Starr Carter is a witness of a fatal shooting of her best friend Khalil, at the hands of a police officer. Khalil was unharmed and when people find out about this, riots and protests are taking the streets. I absolutely loved this book. It looks at how minorities are treated so much more differently and how police officers will shoot any coloured person, even if they haven’t offended them. This book looks at the real problems going on in society today such as poverty, gangs, shootings, etc. and what it means to be human. It’s very captivating, beautifully written, and tells a clear message of what our society has become against other races. 5/5 stars.
- @AquafinaAstro of the Teen Review Board at the Hamilton Public Library
There is no doubt that this is one of the most heart-touching novels I have read in a while. I'm not shocked that this book had such high ratings online and was basically the book of 2017. It saddens me to even imagine the experiences of the people in the book. As a member of another minority, I don't find racism tolerable in any way, shape, or form. It is sickening to know that people (especially in the States) actually relate directly to the horrors shown in this story. The battle to equality is difficult, but hopefully this book helps speed up the process.
- @Siri of The Hamilton Public Library's Teen Review Board
My first reaction to the book; wait, why is this so acclaimed? My final reaction: I need this book in multiple copies. The Hate U Give is such an important book. I can’t stress this enough; it’s a must read for teens. There were so many aspects that this book had from the Black Lives Matter movement to just Starr with her slightly dysfunctional but loveable family. Starr Carter is primarily known in Garden Heights as “Big Mav’s daughter who works at the store”, even though it’s her hometown. The truth is, that’s where she’s always seen because she goes to a school an hour away, as her parents attempt to shape a better future for her. But the truth is, Garden Heights Starr and William Prep Starr are two different people, and she couldn’t imagine it ever being different. But on one day, alongside her brother’s sister (the family tree will have you in for a ride!) Starr goes to a Garden Heights party and sees one of her childhood best friends, Khalil. As an attempt to leave the party due to a shooting, they get pulled over by the police and Khalil is shot dead… for no reason, other than the fact that he was black. I get that this can be controversial, but the truth is that this society is a reality for us. You have to overlook a few things but at the same time have to understand the setting of the book. There are so many powerful messages that are so important for YA communities. My review won’t do it justice; you have to read this book. Multiple times. “A hairbrush is not a gun.” Rating 5/5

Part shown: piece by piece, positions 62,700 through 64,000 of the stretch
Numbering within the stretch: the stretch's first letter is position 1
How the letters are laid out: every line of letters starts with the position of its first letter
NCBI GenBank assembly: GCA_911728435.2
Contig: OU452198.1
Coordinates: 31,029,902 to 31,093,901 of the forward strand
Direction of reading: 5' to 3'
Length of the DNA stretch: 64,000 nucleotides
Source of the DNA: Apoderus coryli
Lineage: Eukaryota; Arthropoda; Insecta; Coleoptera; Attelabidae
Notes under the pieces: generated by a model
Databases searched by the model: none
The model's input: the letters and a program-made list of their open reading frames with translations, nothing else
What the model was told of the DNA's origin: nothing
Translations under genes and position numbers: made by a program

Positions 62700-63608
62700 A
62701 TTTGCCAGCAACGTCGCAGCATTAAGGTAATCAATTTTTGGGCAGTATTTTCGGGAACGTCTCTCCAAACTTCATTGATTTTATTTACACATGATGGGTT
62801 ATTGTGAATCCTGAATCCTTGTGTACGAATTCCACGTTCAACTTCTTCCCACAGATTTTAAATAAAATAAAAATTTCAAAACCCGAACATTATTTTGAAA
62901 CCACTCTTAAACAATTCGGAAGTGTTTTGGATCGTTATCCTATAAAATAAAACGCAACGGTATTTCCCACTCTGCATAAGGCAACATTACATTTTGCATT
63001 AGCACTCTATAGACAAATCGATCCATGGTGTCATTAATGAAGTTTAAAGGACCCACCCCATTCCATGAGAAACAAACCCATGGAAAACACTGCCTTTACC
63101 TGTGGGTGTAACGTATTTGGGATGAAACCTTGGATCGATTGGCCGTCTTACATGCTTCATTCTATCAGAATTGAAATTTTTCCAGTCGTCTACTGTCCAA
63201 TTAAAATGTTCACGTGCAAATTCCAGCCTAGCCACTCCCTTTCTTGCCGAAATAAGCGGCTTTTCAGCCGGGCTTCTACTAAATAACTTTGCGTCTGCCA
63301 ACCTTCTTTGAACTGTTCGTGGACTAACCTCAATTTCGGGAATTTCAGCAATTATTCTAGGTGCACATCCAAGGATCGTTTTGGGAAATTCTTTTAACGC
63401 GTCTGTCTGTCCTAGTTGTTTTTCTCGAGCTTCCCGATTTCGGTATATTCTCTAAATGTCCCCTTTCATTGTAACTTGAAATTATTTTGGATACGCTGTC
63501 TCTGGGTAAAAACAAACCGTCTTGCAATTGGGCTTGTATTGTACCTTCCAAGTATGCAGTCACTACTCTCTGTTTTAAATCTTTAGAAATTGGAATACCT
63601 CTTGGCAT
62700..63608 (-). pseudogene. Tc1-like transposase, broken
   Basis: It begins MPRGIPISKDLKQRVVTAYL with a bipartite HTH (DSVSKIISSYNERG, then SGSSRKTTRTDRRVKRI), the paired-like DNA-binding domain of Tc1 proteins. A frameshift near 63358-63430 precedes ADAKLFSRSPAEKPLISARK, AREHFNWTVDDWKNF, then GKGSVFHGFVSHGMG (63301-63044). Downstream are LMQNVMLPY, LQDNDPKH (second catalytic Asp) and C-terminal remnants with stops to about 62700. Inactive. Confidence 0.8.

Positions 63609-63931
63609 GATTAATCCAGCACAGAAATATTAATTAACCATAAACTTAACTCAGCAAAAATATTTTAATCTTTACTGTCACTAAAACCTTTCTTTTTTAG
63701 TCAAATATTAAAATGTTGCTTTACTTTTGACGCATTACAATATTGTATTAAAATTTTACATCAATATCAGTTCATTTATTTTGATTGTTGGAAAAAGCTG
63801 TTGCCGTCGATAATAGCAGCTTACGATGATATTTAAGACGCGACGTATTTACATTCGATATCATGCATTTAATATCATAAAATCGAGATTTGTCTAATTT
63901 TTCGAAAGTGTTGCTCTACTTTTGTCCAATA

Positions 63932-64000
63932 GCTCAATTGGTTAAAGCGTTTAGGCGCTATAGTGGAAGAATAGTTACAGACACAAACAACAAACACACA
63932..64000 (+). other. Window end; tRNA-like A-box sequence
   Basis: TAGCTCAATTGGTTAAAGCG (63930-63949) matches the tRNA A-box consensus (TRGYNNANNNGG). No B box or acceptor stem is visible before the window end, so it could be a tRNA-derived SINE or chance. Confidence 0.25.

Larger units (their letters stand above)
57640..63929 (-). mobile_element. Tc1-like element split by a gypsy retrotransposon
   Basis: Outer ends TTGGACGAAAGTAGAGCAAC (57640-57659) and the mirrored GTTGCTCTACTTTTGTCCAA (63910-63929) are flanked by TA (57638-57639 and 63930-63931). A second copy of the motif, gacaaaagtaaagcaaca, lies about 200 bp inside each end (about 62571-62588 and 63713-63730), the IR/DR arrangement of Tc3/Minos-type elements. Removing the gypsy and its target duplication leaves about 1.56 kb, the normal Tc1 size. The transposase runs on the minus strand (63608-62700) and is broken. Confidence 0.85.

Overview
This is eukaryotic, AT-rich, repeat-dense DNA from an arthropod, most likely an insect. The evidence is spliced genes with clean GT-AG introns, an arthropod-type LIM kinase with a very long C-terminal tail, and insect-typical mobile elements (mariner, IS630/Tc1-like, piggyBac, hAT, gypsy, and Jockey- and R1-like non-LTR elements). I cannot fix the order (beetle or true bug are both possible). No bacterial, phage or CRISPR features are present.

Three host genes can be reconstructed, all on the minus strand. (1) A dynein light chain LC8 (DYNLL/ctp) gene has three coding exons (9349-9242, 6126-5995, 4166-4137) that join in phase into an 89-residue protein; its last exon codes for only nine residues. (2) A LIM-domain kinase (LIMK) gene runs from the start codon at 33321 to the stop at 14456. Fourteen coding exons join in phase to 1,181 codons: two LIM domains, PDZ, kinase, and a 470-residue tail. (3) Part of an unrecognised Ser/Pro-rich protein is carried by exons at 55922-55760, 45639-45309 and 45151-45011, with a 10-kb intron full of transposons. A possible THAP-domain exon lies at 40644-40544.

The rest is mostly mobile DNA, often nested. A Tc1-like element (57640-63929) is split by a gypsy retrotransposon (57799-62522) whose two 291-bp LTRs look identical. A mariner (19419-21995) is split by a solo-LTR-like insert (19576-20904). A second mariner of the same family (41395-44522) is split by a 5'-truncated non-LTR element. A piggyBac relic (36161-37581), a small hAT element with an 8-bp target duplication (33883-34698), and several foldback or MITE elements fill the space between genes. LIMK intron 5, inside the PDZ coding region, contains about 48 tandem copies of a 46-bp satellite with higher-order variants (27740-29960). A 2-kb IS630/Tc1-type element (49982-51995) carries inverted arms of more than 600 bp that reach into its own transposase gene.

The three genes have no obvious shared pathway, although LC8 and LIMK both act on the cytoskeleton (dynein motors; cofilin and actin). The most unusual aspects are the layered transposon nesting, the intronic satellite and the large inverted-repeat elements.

- @jewelreader of the Teen Review Board of the Hamilton Public Library